I’ve noticed that reforming problem dogs is getting harder. Why? Because dog owners are now well-trained, and one of the most influential trainers in the education of the modern dog owner is Ian Dunbar, in particular, his concept of “bite inhibition.”
Ian Dunbar: “I shall repeat over and over: teaching bite inhibition is the most important aspect of your puppy’s entire education.”
Dunbar breaks the regime down into two phases. First teach the pup to inhibit the force of its bite, and then, teach the pup to decrease the frequency of its mouthing. He encourages an owner to rough house with their dog, without a toy, and then gradually lower the point at which they fake pain at the jaws of their “little bully.” It is expected that gradually the pup will begin to calibrate the pain thresholds of our soft-skinned and weak-kneed species.
Before I object to this in terms of my model for the animal mind, let us first consider an amazing feat of self-restraint from the sports world.
A major league hitter steps up to the plate, steroid-addled muscles bulging in the desire to smash the ball hard enough to rip its hide off. But during the course of the game it becomes necessary to advance a base runner into scoring position. So rather than swing as hard as possible, against everything this man has yearned for since he began his baseball career many years earlier in Little League, with just a nick of the bat he lays down a pathetic little dribble that hopefully won’t carry very far as he tries, usually in vein, to outrace the throw to first. What kind of training could have possibly prepared this player for the ultimate act of sacrifice on a baseball diamond? Surely to achieve such self-restraint, bunting must have been one of the very first things ingrained into a ball player when they start out in the game.
Yet when my kids, like all other kids in America, were introduced to recreational softball back in the pee wee days, it began with what is called “Tee Ball.” A big, fat juicy ball is placed on top of a two foot tall rubber Tee and it sits there, just waiting to be smacked. Even if the child misses the ball, the bat will hit the Tee and put the ball in play and the crowd will scream and cheer. In other words, before any rules, regs and the finer points of the game of baseball are addressed, all that matters is the foundational imprint of what it feels like to make full, hard contact with the ball. This imprint never changes, from the sandlot to a major league stadium, the harder you hit the ball, the louder the crowd roars.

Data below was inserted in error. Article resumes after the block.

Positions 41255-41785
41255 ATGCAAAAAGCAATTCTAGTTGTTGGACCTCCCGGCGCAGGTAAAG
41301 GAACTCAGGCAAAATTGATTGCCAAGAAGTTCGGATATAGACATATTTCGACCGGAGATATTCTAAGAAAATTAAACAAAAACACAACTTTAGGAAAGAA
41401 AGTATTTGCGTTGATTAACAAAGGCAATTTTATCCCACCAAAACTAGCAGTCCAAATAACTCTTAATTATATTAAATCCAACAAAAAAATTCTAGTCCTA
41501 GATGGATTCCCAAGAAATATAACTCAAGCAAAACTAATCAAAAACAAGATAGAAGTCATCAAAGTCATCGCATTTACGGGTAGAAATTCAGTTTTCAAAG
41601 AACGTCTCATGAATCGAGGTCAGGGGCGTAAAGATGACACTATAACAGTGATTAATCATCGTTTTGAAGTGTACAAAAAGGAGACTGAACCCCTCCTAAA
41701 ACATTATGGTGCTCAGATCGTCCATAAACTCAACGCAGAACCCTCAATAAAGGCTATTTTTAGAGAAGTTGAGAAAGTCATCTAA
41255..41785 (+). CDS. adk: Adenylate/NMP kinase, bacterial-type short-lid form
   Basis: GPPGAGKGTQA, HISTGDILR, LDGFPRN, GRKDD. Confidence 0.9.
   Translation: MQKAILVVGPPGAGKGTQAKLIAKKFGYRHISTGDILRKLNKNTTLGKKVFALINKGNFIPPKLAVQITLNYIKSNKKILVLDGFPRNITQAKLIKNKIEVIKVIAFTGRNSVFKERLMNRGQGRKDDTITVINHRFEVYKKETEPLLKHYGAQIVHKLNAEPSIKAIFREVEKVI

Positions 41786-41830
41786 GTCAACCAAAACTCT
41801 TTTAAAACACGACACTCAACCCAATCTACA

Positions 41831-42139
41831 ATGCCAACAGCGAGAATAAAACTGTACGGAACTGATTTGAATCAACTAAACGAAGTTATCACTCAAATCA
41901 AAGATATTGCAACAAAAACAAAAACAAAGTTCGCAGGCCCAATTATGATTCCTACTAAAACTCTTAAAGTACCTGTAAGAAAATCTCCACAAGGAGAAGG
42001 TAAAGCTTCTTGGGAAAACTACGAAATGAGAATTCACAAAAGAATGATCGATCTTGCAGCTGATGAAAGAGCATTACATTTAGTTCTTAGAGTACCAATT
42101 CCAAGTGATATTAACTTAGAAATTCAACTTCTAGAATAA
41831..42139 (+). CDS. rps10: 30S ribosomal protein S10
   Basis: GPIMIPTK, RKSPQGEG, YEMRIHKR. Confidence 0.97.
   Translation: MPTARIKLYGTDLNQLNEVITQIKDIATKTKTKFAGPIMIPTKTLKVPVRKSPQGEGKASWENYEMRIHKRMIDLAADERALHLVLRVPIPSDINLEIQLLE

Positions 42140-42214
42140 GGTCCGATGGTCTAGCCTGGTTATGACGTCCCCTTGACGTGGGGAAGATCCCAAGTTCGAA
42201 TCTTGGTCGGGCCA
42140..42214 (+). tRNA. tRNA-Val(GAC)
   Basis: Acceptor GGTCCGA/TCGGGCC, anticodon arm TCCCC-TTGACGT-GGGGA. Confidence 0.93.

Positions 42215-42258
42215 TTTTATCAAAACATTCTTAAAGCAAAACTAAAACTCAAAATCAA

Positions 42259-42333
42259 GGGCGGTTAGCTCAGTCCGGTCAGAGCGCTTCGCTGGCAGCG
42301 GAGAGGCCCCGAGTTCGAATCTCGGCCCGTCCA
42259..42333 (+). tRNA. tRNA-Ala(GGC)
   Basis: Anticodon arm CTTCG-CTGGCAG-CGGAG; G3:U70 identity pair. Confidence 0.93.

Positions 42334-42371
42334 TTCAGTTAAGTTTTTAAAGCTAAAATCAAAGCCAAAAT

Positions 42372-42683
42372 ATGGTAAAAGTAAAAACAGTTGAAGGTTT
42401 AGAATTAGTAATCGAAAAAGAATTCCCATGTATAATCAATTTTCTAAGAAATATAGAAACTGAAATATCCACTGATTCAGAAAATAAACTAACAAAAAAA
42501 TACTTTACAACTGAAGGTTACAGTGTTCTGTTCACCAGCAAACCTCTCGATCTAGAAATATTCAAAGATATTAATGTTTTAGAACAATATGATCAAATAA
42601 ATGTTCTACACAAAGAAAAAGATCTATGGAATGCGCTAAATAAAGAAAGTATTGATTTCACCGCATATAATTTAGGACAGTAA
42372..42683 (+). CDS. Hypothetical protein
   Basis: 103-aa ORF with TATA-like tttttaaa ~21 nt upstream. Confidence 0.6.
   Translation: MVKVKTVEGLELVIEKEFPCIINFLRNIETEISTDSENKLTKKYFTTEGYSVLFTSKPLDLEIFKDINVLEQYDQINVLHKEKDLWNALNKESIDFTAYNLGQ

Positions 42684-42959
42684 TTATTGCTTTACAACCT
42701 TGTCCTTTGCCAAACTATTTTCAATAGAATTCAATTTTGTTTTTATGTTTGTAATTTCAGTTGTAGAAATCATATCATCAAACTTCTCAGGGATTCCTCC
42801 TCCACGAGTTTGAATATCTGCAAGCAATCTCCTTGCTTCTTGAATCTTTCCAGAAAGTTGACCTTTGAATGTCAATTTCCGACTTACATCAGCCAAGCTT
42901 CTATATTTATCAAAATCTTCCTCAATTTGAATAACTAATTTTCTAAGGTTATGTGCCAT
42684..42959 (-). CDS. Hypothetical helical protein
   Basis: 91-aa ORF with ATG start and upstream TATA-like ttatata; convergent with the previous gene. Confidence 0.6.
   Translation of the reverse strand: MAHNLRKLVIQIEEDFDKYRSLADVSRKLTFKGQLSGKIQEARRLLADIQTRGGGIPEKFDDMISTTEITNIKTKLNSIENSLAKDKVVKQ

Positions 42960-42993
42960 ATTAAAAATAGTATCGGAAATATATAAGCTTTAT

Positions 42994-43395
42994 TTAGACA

This imprint sustains every act of learning thereafter and we should take stock of how effective it is. The best major league hitters are going to get a hit only one out of three at bats. Most often they strike, fly or ground out. And even when they get a hit, only a minority of these are going to be a satisfyingly full square crushing of the ball. And when the game warrants it, the batter will lay down his bat for the good of the team because this has become part of the flow of the game he has grown to love.
In the eighties I attended a Dunbar seminar and the topic turned to police dogs. He suggested that rather than a dog biting a fleeing felon, it should be trained to knock him down instead. And when searching a building, a dog should be trained to return to its handler at the point of entry and bark once if it found an unarmed intruder, twice if the intruder was armed. This is when I first grasped that modern science sees the dog as a learning machine rather than as an emotional being. Dunbar didn’t understand that the one and only reason a police dog chases criminals and searches buildings, no-matter-what, is because of the drive to bite. And this it turns out is also the reason why one can train a police dog in “minimal force” (i.e hold criminal at bay without biting) because this too can become part of the flow of the hunt the dog can grow to love.